Electronic mail or e-mail is a great tool being utilized in the workforce, providing efficient and effective communication. Almost 80 percent of organizations use e-mail to transmit information. Naturally, employee monitoring has brought about a debate regarding privacy issues in the workplace. Employers consider e-mail to be company property and thus, appropriate for observation, while employees believe e-mail monitoring is an invasion of their right to privacy.
The issue of E-mail and privacy is very common and controversial in our advanced technological world. The determination of what is ethical or unethical is not simple or straightforward. Employers and employees may have seen the ethical and legal issues associated with E-mail privacy differently. .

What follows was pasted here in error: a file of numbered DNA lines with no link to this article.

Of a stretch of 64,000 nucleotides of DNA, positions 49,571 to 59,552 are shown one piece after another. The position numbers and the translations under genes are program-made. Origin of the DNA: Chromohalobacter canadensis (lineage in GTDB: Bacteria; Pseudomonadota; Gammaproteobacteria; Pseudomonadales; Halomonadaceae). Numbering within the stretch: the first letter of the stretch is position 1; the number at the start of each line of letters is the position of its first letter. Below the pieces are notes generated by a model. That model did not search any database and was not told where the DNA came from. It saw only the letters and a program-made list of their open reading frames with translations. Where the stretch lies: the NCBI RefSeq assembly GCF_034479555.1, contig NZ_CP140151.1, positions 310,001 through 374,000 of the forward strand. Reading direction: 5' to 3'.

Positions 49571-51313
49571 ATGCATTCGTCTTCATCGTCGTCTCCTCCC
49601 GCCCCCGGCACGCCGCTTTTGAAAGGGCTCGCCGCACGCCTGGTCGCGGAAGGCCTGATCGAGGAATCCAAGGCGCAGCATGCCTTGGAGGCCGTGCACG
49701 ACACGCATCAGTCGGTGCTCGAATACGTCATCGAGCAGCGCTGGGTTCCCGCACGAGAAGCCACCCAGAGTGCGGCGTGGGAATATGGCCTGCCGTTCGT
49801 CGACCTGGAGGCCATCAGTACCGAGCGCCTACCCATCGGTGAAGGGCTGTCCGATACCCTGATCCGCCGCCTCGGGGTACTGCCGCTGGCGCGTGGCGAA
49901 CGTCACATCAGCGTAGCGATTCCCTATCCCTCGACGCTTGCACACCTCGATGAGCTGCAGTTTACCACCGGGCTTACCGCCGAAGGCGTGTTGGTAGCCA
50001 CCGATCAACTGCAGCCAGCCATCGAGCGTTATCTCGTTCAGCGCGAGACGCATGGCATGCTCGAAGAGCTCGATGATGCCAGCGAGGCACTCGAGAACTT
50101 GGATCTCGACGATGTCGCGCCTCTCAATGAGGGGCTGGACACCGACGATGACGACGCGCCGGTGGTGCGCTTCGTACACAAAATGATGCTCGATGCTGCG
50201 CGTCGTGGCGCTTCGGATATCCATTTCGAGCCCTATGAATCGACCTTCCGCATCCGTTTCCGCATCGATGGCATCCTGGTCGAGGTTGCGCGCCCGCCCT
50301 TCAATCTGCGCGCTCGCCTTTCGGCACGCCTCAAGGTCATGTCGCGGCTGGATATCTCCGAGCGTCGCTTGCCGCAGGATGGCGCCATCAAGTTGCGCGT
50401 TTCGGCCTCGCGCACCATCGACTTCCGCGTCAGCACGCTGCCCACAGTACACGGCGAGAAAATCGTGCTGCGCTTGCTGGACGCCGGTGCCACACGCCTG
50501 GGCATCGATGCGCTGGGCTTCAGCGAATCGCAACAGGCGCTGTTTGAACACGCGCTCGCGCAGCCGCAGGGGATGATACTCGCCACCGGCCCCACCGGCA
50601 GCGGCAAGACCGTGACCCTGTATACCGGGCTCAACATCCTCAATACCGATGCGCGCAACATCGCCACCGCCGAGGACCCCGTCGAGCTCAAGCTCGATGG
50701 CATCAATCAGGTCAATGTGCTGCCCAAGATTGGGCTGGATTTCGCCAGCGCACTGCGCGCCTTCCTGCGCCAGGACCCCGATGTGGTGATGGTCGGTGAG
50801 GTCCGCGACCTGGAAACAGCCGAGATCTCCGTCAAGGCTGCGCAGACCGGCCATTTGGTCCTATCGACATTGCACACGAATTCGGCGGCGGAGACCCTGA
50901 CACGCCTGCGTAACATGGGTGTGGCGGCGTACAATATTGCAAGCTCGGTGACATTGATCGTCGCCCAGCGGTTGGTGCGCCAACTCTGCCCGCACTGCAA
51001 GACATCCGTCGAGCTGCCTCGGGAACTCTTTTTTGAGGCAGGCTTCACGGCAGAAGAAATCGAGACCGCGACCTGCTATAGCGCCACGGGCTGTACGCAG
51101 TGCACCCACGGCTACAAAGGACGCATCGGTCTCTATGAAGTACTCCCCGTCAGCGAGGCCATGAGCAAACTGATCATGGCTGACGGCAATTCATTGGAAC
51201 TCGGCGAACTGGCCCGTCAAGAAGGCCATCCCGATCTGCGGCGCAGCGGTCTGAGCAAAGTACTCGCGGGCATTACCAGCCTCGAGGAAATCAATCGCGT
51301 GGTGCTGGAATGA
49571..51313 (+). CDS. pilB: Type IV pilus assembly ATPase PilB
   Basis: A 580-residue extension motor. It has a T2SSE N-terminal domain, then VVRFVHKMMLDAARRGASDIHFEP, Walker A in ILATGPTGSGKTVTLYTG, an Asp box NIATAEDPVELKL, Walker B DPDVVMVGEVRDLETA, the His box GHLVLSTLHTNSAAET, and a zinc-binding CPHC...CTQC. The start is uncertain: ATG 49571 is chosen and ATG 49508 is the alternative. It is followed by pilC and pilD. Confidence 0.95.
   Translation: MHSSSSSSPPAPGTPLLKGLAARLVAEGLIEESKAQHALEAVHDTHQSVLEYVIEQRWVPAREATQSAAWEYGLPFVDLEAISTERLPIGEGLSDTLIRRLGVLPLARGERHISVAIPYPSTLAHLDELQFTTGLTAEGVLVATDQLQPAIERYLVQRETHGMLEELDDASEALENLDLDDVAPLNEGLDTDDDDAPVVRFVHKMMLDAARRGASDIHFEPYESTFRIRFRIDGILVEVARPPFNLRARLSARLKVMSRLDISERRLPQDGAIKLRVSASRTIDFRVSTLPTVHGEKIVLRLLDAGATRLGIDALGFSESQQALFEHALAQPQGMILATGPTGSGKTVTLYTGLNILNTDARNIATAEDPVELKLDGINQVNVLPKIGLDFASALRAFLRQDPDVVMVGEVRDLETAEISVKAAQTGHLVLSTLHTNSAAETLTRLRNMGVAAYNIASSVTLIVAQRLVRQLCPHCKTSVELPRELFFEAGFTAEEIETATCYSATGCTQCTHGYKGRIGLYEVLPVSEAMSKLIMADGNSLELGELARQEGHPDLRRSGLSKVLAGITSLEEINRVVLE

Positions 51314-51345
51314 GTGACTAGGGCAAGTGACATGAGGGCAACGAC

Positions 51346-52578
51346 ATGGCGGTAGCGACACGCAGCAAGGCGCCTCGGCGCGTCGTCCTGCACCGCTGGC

E-mail is increasing in popularity in the workplace because it is an efficient, quick method to receive and disseminate information throughout a large business. Although e-mail is growing at such a rapid pace in the workplace, the laws addressing employee privacy rights are not moving at the same pace. Does the employer have the right to monitor its employee's e-mail communications? Since there are no clear consistent laws addressing employee privacy rights, employers are left to their own company policies. .
With all new technology there are both benefits and drawbacks. The benefits are clear. E-mail communication improves productivity in the workplace because of the speed and responsiveness with which communication can take place. Instead of trying to contact someone by phone, or within one's own company having to walk to their office or initiate memos back and forth, workers can now simply communicate their ideas through e-mail quickly and efficiently. The major drawback of this improved technology is that employees do not have the assurance of privacy. There is nothing to prevent an employer from looking at intercompany e-mail communications and even using this information against an employee at a later time.